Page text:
“Cheer of Down syndrome" campaign
Ricki can occasionally be open and talkative when meeting new people on the bus (buses here are social, see my post “Buses in Israel from Tuesday). Other times she may stick out her tongue! (Actually, she no longer sticks out her tongue--we've been working on that!)
I guess the difference is the "Vibes" she sees. The problem is, little kids, not realizing WHY she looks different, have a tendency to stare. Then she stares back, scowls, and growls, and scares them completely. So much for our "spreading the Cheer of Down syndrome" campaign!
She also likes to coo at babies on the bus. Some mothers handle this very well, and others don’t (especially if two minutes ago she scowled at their toddler!).
In Defense of Chareidi Education
In the latest group of psychometric exams in Israel, the ultra –Orthodox (chareidi) students taking an ultra-orthodox course to prepare them properly did better than the national average. This was despite learning English from scratch.
These figures are a support for the ultra-Orthodox approach of teaching mainly religious subjects through high school, along with the 3 R’s and a bit of science,. It has been shown that those students who do want to continue on to learn a profession are able to make up the lost material very quickly, because they have learned to STUDY in yeshiva.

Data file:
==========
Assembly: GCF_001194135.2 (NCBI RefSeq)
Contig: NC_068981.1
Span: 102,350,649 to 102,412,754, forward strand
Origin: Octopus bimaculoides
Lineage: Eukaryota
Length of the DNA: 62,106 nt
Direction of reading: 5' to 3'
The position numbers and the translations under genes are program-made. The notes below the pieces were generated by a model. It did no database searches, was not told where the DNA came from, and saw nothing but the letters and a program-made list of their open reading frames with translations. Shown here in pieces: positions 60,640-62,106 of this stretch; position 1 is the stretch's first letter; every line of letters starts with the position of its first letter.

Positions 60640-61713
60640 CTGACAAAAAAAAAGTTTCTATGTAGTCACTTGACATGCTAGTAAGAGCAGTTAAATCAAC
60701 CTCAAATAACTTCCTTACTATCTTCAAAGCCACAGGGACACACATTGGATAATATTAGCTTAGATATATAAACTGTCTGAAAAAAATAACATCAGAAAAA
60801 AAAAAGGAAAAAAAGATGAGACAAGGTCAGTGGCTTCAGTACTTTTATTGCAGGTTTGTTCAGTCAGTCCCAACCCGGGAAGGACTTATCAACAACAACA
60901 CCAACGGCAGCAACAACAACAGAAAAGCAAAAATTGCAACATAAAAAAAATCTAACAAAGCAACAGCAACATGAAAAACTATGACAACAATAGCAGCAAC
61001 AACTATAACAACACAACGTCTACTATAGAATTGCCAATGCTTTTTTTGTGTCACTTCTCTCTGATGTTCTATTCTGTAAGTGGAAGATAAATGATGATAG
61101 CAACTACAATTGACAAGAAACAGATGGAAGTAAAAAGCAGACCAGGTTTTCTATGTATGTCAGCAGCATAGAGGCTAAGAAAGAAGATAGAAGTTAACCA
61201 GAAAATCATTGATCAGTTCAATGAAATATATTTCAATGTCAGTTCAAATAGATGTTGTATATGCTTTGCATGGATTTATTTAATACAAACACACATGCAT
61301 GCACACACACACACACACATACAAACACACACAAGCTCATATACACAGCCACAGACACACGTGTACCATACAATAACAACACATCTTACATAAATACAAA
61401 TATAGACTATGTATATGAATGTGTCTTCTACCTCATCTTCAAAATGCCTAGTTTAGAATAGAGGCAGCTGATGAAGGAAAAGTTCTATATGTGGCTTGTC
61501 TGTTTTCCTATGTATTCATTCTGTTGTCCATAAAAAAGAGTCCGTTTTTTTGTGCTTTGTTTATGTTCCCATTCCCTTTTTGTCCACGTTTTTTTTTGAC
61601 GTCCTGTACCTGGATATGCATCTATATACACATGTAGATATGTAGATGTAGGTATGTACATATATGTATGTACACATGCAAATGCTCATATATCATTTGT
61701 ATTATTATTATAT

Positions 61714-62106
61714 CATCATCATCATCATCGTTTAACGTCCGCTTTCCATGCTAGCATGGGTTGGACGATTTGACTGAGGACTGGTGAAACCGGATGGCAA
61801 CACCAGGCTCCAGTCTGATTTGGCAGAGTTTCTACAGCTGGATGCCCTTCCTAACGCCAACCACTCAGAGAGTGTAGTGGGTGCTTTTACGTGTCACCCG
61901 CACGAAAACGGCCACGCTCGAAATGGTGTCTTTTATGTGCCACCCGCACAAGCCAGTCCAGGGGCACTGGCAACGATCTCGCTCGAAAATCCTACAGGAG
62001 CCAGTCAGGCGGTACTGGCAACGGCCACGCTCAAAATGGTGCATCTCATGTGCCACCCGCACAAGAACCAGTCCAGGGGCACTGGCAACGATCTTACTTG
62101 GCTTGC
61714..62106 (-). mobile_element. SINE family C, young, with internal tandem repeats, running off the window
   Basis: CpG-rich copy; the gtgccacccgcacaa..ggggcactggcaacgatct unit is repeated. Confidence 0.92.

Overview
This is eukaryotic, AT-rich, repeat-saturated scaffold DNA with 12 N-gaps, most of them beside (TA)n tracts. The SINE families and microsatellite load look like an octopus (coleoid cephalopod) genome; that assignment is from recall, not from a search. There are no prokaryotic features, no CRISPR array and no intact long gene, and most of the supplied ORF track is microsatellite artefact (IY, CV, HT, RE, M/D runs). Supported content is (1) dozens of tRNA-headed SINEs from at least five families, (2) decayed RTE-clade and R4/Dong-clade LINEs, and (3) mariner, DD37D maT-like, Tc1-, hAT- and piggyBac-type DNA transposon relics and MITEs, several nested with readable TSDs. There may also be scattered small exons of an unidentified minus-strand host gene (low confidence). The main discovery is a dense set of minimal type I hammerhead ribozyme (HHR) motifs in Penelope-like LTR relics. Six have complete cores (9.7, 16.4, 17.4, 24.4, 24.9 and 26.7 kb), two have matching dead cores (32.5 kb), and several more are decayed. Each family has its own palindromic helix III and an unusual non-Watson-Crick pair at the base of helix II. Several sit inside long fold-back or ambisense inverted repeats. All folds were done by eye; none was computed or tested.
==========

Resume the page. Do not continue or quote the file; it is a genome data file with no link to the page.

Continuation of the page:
While there are, in my mind, things that can be improved in our school system, these figures should be a relief for grandparents who are afraid that their chareidi grandchildren will not have the ability to study and learn a profession later in life. And the advantages of chareidi education: a very low rate of drug use, no violence, no teen pregnancies, and respect for elders---- are implicit and attainable.
Calling All Researchers!-The Catsup Connection
Anyone want to do an interesting piece of research on Down syndrome? If you do, so try and discover the link between the 21st chromosome and catsup. I’m not kidding. I am positive that there must be a connection.
I have spoken to several parents, and have yet to hear of a child with DS who doesn’t love catsup. In fact, it is high and noticed very often on the list of “favorite foods”. Ricki doesn’t particularly like sweets—but put catsup on a food and she’ll eat about anything.
Now, I can hear you countering: “But ALL my kids like catsup.” Yes, I know. But they also like peanut butter, white cream cheese, tuna and salmon spread. Ricki (and many other children with Down syndrome) want ONLY catsup on their bread. Believe me, I keep trying to indoctrinate her taste buds with low-fat cream cheese….. but it’s:
“Catsup, catsup, we scream for catsup!.”